Waugh also gets a mention in another Sunday Times article. This is in an opinion column by Sarah Baxter in which she discusses socialist politician Michael Foot’s alleged career as a part-time paid informant of the Soviet Union. Foot met regularly at a Soho restaurant where he was allegedly paid for information on which left-wing members of his party might be useful to the Soviets. Foot’s code name was “Boot”. Get it?

…the alleged cash was spent on propping up the broke left-wing magazine Tribune, although we can’t know for sure. Perhaps a Kremlin wag also named Foot after Evelyn Waugh’s naive journalist William Boot of the Daily Beast, in affectionate tribute. Clearly the money didn’t go on expensive tailoring for the donkey-jacketed Foot. So where’s the harm — it was just gossip, some might say (if an appalling betrayal of Tribune’s greatest writer, George Orwell).

The story by Sarah Baxter is based on the new book by Ben Macintyre (The Spy and the Traitor) about Soviet turncoat Oleg Gordievsky who spied for the West. The article goes on to ponder whether Foot’s acolyte Jeremy Corbyn may have found some way to have been of use to the Soviets, but that’s another story and doesn’t seem to involve a colorful code name.

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Mid-Month Roundup: Schoolroom Confusion

Our latest roundup starts with references to Waugh’s school days and ends with the 1970s Penguin reprints:

The Independent newspaper has published a list of what it considers the Top 10 examples of celebrities overlapping at the same school. Private schools are excluded, although the overlapping of Winston Churchill and Clement Atlee through the services of the same nanny are among the Top 10 listed. One would not have expected the nanny, a Mrs Hutchinson, to have been on the government payroll. At the end of the article, there is a brief list of unranked overlaps in private schools:

The private school rule excluded Tony Blair and Rowan Atkinson, Durham Chorister School (nominated by Peter Hutchinson); George Orwell, Evelyn Waugh and Henry Green, St Cyprian’s School, Eastbourne (John McTernan), etc…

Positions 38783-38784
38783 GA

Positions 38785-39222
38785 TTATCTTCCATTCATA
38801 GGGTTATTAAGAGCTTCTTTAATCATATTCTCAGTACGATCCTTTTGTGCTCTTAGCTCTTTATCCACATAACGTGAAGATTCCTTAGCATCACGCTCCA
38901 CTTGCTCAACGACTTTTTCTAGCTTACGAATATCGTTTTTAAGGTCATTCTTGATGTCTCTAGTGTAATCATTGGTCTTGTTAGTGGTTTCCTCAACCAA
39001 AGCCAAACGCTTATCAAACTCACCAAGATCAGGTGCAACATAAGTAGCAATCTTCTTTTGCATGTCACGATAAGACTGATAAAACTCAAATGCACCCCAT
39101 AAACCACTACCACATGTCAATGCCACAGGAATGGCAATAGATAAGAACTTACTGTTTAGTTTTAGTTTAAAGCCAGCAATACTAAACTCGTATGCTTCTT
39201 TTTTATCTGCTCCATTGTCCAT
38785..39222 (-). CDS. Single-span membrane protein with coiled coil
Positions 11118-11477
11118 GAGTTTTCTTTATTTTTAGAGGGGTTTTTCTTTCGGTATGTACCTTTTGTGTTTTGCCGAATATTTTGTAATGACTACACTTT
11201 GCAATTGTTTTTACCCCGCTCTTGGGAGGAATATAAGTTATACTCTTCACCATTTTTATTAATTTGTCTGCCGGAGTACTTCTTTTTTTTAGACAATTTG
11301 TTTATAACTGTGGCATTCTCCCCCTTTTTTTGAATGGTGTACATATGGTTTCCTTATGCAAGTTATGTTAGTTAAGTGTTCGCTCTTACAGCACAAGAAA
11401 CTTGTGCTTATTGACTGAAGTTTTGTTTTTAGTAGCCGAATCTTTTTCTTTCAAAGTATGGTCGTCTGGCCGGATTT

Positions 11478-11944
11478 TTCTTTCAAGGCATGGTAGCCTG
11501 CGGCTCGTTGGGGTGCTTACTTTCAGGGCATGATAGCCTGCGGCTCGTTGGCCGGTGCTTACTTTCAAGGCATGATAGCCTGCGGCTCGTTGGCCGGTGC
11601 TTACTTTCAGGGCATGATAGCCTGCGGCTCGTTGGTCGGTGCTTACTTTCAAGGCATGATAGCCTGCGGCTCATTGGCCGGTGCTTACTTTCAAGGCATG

Waugh did not attend St Cyprian’s but went to the Heath Mount school in Hampstead where he overlapped with (and bullied) photographer Cecil Beaton (of whom more below). Henry Green (aka Henry Yorke) attended the New Beacon School in Kent where he overlapped with fellow novelist Anthony Powell. St Cyprian’s was the alma mater of Cyril Connolly, who did ovelap there with George Orwell (then known as Eric Bair), and Orwell, Connolly, Green, and Powell all overlapped at the same Public School–Eton College.

–The British Journal of Photography announces a new exhibit of the photographs of Cecil Beaton and other noted photographers of the 1930s. It is Beaton’s work:

… from the 1930s that stars in The Fashion and Textile Museum, where a display titled Cecil Beaton: Thirty from the 1930s – Fashion, Film, Fantasy will show off the work that helped define an era.

The article also contains a brief biographical sketch of Beaton that begins with this:

Born in London’s prosperous Hampstead in 1904, Cecil Beaton went to school with Evelyn Waugh (who bullied him), and Cyril Connolly (who admired the beauty of his singing). Taught photography by his nanny, Beaton found work assisting cutting-edge young photographer Paul Tanqueray, and became famous for his portraits of the Bright Young Things – the decadent young socialites of the 1920s and 30s, whose hedonistic lives were captured in Waugh’s glittering, somewhat fatalistic novel Vile Bodies.